Nitazenes: Here's what you need to know about the potent illicit drugs appearing in Scotland
Nitazenes are potent synthetic opioids, first created as a potential pain reliever medication nearly 60 years ago, which have been linked to a series of drug deaths in the United States. They are different from naturally-occurring opioids, like morphine and codeine, which are derived from certain varieties of poppy plants.
To give you an idea of the strength of these opioids, laboratory testing in the US has determined that some nitazenes are up to ten times stronger than fentanyl – another synthetic opioid that is itself between 50 and 100 times stronger than morphine, and has been linked to an explosion of drug deaths in America.
Due to their unexpected presence in the drug supply and high potency, nitazenes pose a substantial risk of overdose, drug-related hospitalisation and drug-related death, according to the RADAR alert.
There is limited information on overdoses and deaths involving nitazenes in Scotland due to a lack of systematic testing. But there have been detections in at least six areas of Scotland, with multiple detections specifically reported within the Lothian, Grampian, and Greater Glasgow and Clyde NHS health board areas.
Elsewhere in the UK, these drugs have been detected in overdoses and deaths.
The pills are being mis-sold as oxycodone, a medication prescribed for severe pain. Tablets seized in Edinburgh were blue in appearance, stamped with a letter M to imitate legitimate oxycodone ‘M30’ pills. Nitazenes have also been detected in paper form, being smuggled into prisons.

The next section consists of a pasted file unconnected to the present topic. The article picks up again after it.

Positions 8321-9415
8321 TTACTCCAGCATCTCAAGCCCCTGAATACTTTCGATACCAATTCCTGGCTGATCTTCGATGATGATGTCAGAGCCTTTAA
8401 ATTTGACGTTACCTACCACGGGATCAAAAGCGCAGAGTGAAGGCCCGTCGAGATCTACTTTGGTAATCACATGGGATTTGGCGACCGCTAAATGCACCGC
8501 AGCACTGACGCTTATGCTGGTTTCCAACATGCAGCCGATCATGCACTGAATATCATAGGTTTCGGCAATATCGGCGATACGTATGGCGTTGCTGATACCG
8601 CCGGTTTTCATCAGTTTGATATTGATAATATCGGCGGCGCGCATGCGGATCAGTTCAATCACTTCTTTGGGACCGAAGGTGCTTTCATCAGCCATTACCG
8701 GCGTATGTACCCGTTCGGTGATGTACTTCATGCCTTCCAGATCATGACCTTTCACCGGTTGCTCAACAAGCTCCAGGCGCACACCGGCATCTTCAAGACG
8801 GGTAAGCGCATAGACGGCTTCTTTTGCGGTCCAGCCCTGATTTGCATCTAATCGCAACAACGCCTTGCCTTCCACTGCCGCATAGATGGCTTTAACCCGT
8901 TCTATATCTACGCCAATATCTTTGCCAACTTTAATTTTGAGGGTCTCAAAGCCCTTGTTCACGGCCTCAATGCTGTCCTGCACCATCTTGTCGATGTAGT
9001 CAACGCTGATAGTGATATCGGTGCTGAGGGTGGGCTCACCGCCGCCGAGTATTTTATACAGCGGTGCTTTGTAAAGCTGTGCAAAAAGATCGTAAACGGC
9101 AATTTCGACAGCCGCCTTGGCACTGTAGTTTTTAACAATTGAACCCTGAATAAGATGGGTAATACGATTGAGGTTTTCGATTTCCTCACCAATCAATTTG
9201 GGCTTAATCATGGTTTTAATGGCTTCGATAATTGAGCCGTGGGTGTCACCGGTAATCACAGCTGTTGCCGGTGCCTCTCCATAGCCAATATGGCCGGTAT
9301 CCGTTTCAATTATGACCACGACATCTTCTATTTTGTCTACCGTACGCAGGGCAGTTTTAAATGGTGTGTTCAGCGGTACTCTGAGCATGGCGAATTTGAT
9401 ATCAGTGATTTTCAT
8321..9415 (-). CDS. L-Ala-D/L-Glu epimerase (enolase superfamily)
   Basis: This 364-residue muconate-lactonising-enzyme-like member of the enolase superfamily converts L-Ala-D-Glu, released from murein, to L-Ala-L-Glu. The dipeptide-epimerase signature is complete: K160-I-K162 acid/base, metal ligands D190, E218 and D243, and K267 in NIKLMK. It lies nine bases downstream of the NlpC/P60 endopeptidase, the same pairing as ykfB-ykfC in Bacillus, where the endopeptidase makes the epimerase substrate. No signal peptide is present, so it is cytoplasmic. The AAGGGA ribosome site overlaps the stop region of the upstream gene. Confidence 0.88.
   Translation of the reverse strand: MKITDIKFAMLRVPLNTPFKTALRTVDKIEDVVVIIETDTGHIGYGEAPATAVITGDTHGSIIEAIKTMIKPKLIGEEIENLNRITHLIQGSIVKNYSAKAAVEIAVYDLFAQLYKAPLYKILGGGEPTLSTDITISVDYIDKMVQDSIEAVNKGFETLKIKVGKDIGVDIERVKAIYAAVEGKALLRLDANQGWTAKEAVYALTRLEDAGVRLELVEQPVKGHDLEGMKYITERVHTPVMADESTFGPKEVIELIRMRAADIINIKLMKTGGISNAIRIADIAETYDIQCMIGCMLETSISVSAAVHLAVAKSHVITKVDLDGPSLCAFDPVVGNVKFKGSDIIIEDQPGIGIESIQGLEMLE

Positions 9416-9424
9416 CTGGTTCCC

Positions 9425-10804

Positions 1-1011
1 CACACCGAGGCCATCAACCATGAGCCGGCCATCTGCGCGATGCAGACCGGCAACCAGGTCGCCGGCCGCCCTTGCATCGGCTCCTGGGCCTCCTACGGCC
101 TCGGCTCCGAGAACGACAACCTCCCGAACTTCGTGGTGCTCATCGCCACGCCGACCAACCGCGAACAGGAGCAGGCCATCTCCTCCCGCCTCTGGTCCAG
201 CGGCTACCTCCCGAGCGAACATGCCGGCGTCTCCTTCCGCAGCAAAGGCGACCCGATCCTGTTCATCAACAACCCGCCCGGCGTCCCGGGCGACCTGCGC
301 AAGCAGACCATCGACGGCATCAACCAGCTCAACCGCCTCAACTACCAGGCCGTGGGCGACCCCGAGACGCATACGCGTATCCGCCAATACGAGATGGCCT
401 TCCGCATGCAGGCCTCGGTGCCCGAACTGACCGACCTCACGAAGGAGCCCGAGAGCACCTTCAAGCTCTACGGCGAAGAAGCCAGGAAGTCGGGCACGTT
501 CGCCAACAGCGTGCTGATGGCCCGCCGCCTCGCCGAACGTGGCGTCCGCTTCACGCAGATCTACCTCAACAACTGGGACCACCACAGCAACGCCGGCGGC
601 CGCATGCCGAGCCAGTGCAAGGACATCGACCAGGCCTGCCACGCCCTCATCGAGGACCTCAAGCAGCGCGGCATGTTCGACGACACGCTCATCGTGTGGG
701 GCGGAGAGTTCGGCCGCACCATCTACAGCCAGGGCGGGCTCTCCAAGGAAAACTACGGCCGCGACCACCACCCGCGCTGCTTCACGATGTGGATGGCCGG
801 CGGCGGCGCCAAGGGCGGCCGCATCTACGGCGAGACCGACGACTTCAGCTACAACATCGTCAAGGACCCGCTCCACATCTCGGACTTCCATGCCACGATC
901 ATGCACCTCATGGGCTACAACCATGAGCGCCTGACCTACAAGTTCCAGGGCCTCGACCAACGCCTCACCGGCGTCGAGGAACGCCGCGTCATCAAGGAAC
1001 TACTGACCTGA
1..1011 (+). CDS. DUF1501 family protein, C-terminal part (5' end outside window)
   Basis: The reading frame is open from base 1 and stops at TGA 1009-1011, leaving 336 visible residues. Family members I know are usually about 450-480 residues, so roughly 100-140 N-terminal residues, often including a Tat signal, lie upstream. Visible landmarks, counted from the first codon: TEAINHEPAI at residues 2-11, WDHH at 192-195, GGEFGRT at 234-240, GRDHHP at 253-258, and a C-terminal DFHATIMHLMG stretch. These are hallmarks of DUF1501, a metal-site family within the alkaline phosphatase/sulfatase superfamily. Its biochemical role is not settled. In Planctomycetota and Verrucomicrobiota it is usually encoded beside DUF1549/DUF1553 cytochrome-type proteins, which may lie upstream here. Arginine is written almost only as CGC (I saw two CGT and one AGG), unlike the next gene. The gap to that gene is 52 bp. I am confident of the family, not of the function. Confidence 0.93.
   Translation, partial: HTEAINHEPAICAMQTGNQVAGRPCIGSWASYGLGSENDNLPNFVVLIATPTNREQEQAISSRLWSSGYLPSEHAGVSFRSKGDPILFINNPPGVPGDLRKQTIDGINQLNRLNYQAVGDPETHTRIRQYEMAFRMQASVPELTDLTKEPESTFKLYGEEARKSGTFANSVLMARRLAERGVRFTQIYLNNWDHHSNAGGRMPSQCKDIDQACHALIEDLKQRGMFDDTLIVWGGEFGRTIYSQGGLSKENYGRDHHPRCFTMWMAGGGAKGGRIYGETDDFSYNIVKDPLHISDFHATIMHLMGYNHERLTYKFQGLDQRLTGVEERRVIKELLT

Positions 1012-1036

A common feature of drug abuse and drug-related death in Scotland is mixing drugs, and the alert asks health professionals to be wary of nitazene within that context. It also carries the warning that due to their potency, the synthetic opioids cannot be taken safely, as it is “almost impossible to accurately measure the right dose”, and “the contents in a single pill can vary widely even within the same batch”.
Finally, drug users are being asked to check if tablets are “of poor quality or crumble easily”, as this may be an indicator they have been illicitly produced and may contain nitazenes.
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